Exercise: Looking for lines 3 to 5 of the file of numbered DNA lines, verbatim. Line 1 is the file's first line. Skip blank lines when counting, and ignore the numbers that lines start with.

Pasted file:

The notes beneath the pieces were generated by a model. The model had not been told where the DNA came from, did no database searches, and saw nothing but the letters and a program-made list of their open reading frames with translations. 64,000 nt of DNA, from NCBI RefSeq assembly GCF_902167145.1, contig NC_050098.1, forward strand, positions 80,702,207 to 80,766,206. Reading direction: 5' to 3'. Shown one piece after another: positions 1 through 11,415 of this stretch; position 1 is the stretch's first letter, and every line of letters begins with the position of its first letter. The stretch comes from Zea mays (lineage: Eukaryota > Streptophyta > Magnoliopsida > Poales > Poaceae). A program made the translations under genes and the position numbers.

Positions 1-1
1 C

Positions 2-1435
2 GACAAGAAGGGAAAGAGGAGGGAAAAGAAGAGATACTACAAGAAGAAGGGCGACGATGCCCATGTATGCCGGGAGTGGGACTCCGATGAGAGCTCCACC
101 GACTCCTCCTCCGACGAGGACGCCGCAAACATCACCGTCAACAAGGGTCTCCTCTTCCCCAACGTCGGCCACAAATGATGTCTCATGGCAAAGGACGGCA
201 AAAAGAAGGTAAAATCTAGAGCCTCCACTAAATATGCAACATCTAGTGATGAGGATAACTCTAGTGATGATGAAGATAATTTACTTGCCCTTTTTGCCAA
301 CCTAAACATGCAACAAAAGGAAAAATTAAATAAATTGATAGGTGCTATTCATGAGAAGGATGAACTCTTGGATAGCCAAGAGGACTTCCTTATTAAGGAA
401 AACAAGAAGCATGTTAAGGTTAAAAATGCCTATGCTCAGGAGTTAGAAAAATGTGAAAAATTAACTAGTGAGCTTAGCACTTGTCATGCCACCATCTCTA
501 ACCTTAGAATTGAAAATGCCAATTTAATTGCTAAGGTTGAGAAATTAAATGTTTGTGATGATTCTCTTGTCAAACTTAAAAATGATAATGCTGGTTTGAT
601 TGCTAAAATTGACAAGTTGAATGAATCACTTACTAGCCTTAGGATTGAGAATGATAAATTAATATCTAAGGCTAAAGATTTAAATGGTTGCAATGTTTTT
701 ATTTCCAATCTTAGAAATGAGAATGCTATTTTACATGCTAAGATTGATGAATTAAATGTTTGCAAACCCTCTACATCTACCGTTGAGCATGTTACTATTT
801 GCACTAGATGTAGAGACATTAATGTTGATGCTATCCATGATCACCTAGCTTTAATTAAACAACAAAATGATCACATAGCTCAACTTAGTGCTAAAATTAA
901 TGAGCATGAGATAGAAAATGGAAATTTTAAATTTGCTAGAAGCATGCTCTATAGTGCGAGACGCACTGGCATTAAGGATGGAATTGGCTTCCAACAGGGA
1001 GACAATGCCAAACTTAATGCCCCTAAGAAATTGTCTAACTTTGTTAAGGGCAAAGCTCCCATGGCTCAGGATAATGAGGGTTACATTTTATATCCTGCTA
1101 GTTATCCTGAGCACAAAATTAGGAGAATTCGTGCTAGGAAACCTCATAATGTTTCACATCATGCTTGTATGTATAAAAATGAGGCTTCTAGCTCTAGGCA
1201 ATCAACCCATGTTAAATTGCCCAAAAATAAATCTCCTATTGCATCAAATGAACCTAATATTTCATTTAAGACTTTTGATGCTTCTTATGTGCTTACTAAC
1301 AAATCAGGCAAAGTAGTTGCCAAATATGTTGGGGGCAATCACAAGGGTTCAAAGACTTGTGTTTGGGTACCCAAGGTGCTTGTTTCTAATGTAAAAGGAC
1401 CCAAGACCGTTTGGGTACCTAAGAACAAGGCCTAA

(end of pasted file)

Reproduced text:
1 C

Positions 2-1435
2 GACAAGAAGGGAAAGAGGAGGGAAAAGAAGAGATACTACAAGAAGAAGGGCGACGATGCCCATGTATGCCGGGAGTGGGACTCCGATGAGAGCTCCACC